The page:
At Tuesday night’s meeting, the School Board of Alachua County (SBAC) appointed a new chief of safety and school security.
The board voted unanimously to pass Alachua County Public Schools (ACPS) Superintendent Shane Andrew’s recommendation to approve the administrative appointment of Douglas Pelton.
“Mr. Pelton believes that by helping others, we help ourselves,” Andrew said during the meeting. “He is driven to succeed and has a passion for promoting and contributing to the success of others. He is motivated to provide dedication, loyalty, and professionalism required for the position, chief of safety and school security for Alachua County Public Schools.”
Pelton took to the podium to express his gratitude.
“I’d like to thank you very much for being so welcoming to me in these initial days,” Pelton said during the meeting. “I have jumped right in and started working on the district and Florida’s safe schools’ assessment test, and I think everything is on a good track. I am positive about where we are headed.”
Pelton graduated from Leesburg High School in Lake County. He then earned a bachelor’s degree in Criminal Justice Administration with a minor in Arson Investigation and a master’s degree in Public Administration, a NASPAA accredited program, with a minor concentration in Criminal Justice, all from Columbia Southern University.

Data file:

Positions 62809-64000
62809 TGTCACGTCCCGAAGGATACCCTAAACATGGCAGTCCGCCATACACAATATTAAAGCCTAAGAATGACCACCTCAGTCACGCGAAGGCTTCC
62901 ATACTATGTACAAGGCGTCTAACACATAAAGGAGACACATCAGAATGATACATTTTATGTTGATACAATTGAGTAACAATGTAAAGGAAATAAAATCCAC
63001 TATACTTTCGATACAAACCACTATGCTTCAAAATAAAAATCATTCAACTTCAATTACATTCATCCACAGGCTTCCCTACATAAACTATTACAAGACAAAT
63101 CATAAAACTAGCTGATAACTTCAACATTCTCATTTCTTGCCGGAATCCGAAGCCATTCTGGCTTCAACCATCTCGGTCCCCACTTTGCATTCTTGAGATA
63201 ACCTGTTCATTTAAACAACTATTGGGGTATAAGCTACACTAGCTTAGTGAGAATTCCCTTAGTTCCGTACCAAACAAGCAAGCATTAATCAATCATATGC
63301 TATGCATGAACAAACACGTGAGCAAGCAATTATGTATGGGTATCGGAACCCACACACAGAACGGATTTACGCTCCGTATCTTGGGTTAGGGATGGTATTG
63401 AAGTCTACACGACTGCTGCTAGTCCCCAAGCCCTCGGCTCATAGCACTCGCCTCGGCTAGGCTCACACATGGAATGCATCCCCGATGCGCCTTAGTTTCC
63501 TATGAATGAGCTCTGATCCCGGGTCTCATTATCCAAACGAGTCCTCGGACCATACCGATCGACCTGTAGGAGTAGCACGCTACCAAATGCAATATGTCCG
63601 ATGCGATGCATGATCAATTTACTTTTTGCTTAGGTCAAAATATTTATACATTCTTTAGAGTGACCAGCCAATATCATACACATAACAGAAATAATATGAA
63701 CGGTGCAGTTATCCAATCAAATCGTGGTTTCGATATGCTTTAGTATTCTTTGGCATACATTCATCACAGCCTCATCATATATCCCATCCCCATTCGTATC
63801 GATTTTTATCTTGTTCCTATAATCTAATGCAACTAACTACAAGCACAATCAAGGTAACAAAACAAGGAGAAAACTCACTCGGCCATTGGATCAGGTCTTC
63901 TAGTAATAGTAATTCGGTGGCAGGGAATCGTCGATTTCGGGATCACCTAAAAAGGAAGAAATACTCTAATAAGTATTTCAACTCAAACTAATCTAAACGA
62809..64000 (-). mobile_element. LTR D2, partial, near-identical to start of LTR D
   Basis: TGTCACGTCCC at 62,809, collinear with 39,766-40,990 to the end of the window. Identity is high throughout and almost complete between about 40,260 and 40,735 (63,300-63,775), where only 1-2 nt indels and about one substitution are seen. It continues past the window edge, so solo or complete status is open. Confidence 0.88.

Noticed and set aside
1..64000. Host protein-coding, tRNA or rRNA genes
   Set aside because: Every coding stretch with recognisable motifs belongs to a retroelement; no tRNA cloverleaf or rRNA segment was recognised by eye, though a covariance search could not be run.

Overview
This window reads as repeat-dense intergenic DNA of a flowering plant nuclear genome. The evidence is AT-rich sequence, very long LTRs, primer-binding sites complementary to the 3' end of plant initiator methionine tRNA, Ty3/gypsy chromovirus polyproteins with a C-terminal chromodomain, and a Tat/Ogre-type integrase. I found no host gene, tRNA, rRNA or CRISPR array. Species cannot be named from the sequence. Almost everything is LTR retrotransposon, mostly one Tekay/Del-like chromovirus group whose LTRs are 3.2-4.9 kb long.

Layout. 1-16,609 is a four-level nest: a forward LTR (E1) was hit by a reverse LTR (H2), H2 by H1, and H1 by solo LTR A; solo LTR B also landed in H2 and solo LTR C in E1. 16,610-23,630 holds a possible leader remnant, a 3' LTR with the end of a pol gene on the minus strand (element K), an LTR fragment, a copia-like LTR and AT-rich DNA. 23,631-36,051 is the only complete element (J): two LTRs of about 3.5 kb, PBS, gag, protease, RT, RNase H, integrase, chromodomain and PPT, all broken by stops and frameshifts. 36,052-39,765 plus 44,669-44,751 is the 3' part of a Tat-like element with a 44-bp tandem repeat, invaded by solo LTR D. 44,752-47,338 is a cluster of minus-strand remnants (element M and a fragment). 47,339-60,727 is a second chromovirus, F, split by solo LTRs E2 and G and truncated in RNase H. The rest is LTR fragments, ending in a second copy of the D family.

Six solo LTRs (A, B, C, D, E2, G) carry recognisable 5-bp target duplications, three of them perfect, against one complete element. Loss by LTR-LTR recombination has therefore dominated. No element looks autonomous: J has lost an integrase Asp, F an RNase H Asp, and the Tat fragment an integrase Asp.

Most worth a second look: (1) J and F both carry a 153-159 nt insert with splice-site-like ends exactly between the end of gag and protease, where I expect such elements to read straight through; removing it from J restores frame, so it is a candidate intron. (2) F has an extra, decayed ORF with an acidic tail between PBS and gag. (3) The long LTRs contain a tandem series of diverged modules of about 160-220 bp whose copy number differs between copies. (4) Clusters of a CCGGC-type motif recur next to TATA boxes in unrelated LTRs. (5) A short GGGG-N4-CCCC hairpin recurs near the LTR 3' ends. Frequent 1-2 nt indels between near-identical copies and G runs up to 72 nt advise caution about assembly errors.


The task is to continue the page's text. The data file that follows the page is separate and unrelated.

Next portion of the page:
He is currently enrolled in the Florida State University certified public manager program.
Most recently, he served Orange County Public Schools in its district police department, where he worked for the district weapon screening program.
Pelton began his new position on Monday. He plans to use the tools and guidelines given by the department of education and officers of safe schools to keep the students out of harm’s way.
He mentioned one of those tools is the threat assessment process that the schools have in place to address threats and provide services for students who need them.
“My take on the safety in school security position is prevention through early intervention and being prepared,” Pelton said in an interview. “We are there to ensure the actual building and the facility is safe and secure so that nobody can infringe on it to cause harm to the children.”
Pelton’s hire comes a year after Reginald Javon Copeland Jr., 17, was accused of threatening to bomb Eastside High School.
Copeland was arrested in late 2021 on felony counts of making a false report about planting an explosive and sending written threats to do bodily harm or kill.
A year after his arrest, prosecutors dropped these felony charges against the teenager due to the lack of knowing who was behind the laptop’s keyboard used to send threats.